Predictive Spelling With a p300-Based Brain-Computer Interface: Increasing the Rate of Communication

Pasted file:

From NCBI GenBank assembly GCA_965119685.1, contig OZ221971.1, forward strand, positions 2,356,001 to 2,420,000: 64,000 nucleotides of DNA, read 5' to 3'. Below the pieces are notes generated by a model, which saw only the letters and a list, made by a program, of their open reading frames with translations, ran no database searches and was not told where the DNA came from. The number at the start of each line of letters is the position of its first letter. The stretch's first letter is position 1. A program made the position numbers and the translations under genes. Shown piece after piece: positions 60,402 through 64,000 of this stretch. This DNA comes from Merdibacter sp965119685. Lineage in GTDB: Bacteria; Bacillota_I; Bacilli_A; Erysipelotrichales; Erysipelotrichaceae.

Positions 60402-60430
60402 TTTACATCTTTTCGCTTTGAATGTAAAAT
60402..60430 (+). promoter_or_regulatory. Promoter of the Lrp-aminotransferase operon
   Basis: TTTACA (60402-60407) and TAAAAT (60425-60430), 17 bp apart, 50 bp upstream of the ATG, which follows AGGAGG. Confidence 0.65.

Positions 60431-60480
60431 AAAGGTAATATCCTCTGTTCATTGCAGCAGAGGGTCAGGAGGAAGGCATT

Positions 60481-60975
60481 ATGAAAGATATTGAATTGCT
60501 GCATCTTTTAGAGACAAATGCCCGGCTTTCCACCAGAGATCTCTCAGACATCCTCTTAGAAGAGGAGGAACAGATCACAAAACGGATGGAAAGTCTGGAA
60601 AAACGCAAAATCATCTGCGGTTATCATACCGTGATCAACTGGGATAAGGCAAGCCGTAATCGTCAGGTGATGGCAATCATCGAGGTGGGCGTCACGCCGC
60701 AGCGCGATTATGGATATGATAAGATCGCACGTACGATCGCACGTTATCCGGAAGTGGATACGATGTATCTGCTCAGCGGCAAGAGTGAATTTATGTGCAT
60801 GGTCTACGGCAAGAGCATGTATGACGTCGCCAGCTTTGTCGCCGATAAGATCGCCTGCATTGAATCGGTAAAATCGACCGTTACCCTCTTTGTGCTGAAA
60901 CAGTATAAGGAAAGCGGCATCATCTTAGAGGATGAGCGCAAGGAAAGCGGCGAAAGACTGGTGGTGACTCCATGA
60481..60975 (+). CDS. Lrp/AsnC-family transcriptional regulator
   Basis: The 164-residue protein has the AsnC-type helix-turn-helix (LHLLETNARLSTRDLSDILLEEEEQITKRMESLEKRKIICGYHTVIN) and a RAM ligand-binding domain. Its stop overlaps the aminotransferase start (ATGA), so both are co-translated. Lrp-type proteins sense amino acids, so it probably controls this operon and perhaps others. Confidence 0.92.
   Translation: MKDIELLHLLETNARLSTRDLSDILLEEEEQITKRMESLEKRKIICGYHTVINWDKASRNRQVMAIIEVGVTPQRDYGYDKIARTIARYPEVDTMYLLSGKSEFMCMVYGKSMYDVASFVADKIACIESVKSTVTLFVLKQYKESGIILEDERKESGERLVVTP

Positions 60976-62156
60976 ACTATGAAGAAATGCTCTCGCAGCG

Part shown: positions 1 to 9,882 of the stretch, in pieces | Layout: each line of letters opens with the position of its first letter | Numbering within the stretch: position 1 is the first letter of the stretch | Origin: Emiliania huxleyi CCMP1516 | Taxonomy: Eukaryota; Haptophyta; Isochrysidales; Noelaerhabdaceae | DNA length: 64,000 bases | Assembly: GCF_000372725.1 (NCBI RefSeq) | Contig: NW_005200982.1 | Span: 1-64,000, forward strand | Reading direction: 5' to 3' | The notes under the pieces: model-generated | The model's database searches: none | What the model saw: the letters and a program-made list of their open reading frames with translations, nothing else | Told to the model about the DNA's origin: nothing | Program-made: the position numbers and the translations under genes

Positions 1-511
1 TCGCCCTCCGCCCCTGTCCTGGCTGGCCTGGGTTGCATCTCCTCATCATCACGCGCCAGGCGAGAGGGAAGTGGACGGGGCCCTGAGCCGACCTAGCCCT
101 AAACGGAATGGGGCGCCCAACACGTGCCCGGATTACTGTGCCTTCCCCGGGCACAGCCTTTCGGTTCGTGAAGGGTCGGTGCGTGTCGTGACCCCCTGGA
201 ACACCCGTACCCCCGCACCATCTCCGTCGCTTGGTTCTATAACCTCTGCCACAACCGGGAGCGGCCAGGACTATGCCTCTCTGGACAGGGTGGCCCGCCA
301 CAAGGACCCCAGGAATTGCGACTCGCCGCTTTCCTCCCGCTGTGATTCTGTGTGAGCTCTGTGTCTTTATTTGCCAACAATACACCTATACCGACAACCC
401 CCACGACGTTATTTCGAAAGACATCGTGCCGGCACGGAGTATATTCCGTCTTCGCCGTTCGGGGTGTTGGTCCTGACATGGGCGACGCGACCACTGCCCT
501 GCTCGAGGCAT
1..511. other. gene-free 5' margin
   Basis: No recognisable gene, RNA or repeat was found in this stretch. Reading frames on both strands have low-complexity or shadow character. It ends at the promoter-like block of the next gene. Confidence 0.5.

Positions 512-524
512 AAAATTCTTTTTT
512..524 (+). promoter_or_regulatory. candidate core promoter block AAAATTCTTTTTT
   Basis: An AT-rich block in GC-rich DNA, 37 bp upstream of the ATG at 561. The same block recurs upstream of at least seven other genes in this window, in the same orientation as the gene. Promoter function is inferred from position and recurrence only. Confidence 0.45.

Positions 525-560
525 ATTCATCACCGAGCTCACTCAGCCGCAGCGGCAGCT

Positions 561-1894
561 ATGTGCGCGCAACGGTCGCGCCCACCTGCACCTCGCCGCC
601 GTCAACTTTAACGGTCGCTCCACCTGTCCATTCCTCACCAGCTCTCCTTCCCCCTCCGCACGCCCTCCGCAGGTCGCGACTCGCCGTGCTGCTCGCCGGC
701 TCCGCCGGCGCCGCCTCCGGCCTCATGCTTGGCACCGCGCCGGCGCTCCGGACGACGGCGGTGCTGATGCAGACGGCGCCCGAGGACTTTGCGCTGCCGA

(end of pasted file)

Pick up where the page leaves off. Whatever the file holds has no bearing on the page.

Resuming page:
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This study compared a conventional P300 speller brain-computer interface (BCI) to one used in conjunction with a predictive spelling program. Performance differences in accuracy, bit rate, selections per minute, and output characters per minute (OCM) were examined. An 8 × 9 matrix of letters, numbers, and other keyboard commands was used. Participants (N = 24) were required to correctly complete the same 58 character sentence (i.e., correcting for errors) using the predictive speller (PS) and the nonpredictive speller (NS), counterbalanced. The PS produced significantly higher OCMs than the NS. Time to complete the task in the PS condition was 12 min 43 s as compared to 20 min 20 sec in the NS condition. Despite the marked improvement in overall output, accuracy was significantly higher in the NS paradigm. P300 amplitudes were significantly larger in the NS than in the PS paradigm, which is attributed to increased workload and task demands. These results demonstrate the potential efficacy of predictive spelling in the context of BCI.